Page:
Yashinon-DX 500 mm f/8 Reflex - more obsession

Discussion in 'Classic Manual Cameras' started by jdm_von_weinberg, Jan 16, 2015.

  1. I’ve told the story before ( http://www.photo.net/classic-cameras-forum/00RaKy ).
    I’m sort of like Annie in Oklahoma at least when it comes to catadioptric lenses!:

    I'm just a guy who cain't say 'No'
    I'm in a terrible fix!
    I always say 'Come on, let's go'
    just when I oughta say 'Nix.'​

    previous efforts....:|\
    00d4Vf-554127084.jpg
     
  2. Yashinon-DX 500mm f/8 Reflex
    Kadlubek Objektiv-katalog Nr. YSH0390
    M42 mount
    865g, ~13.5cm long
    6 elements (4 lenses, 2 mirrors) in 5 groups
    4m minimum focus
    S/N 52002**

    One previous Photo.net post at
    http://www.photo.net/filters-bags-tripods-accessories-forum/00B9CP

    A friend has further been cleaning out his accumulation of ‘stuff’ and he offered me some more photographic items. The most interesting of the lot is this Yashica Yashinon-DX 500mm f/8 Reflex. As with some other gear in his storage, this one was in good shape, but had a slight touch of fungus (shown below).

    Here is the lens itself.

    00d4Vh-554127184.jpg
     
  3. This picture shows the set of filters it came with.


    I’m pretty sure that the Yashica 500, like so many of its peers, is designed to have a filter in the optical path. On this one, omitting it would leave a hole in the side, although not into the lens proper, of course.


    In order to mount this lens on at least some cameras, it is necessary to take out the filter, mount, and then re-insert the filter which can hit the projecting fronts on many prisms.
    00d4Vj-554127284.JPG
     
  4. This image shows the few filaments of fungus, but there doesn’t seem to have been any real compromise of the optical quality of the lens. I’ll have to see if some UV will stop the spread.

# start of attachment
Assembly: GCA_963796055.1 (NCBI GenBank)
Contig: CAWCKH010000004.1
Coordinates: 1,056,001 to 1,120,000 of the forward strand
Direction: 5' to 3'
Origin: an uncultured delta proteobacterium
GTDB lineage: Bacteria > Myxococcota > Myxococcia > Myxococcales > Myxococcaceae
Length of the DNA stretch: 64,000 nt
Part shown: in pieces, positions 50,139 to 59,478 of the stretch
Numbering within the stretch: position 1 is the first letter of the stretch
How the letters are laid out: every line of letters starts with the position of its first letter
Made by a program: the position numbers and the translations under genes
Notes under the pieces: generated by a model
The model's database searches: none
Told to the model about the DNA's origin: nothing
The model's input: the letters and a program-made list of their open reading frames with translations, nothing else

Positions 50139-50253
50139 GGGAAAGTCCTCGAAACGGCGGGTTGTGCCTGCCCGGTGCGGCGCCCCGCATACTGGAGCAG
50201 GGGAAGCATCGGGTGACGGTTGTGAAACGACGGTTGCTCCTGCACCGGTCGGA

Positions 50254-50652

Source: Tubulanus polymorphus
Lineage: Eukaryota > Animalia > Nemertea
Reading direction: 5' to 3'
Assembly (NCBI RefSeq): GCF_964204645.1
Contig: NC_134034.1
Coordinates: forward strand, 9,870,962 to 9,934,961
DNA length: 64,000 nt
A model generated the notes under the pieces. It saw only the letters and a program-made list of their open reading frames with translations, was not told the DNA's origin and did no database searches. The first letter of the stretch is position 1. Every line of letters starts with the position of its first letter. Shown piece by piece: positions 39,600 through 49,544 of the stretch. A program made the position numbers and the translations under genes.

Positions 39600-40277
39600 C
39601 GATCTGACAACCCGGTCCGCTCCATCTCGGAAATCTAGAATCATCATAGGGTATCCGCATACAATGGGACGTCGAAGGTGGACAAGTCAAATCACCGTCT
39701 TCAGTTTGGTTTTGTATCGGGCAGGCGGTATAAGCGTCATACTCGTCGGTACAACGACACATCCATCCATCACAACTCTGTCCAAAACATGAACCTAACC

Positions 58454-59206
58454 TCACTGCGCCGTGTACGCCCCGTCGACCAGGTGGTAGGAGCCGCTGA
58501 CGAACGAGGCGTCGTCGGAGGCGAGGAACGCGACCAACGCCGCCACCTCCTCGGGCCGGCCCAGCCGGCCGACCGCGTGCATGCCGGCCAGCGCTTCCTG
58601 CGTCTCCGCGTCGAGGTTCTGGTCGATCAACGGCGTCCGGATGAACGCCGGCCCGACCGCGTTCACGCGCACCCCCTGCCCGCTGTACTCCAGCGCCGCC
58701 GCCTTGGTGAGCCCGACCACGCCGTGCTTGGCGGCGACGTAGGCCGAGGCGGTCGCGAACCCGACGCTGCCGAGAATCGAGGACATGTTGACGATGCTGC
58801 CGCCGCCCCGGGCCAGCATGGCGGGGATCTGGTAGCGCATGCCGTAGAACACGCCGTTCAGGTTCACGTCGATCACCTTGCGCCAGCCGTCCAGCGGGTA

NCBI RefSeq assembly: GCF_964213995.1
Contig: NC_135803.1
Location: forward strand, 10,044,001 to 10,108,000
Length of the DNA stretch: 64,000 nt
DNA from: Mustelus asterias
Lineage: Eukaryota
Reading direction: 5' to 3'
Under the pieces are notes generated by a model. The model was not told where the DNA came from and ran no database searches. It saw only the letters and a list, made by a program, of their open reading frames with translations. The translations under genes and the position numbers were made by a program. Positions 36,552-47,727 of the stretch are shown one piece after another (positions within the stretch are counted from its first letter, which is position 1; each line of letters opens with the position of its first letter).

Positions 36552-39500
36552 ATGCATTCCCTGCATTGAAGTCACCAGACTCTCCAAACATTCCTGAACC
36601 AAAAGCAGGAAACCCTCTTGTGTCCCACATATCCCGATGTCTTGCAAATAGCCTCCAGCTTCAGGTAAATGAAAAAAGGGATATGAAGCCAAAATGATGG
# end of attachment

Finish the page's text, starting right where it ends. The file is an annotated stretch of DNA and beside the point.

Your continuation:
00d4Vk-554127384.jpg
     
  5. I didn’t try to do anything with this in the way of art. I am presenting merely my normal run of “end of my driveway" shots. These were handheld, but at ISO 2500.
    The first is the top of the Eiffel of Carbondale, the Polyspheroid Water Tower.
    If you look closely you’ll note about a quarter of an inch of snow in these.

    00d4Vl-554127484.jpg
     
  6. Here is a 100% crop from that image:
    00d4Vm-554127584.jpg
     
  7. Looking the other way down the street, snow on roof:
    00d4Vn-554127684.jpg
     
  8. Canon EOS 50D (APS-C) camera with an M42>EOS adapter at ISO 2500, 1/1500 sec


    100% crop of house
    00d4Vp-554127884.jpg
     
  9. Just at a quick glance, notwithstanding the fungus, this lens does look to be among the very best 500-600mm catadioptric lenses that I have. Certainly that has often been claimed for it.


    This is just a quick-and-dirty report, however, no pretense of control of the key variables is made.

    As the weather improves, sometime in a month or so, what I will try (no promises right now) to do is get out with my heavy duty tripod, and shoot all of my catadioptrics and other longer lenses at these same subjects or others and compare them under controlled conditions.

    FINIS
     
  10. Nice to see some snow on your tower, something that we never see here....don't even have a polyspheroid tower!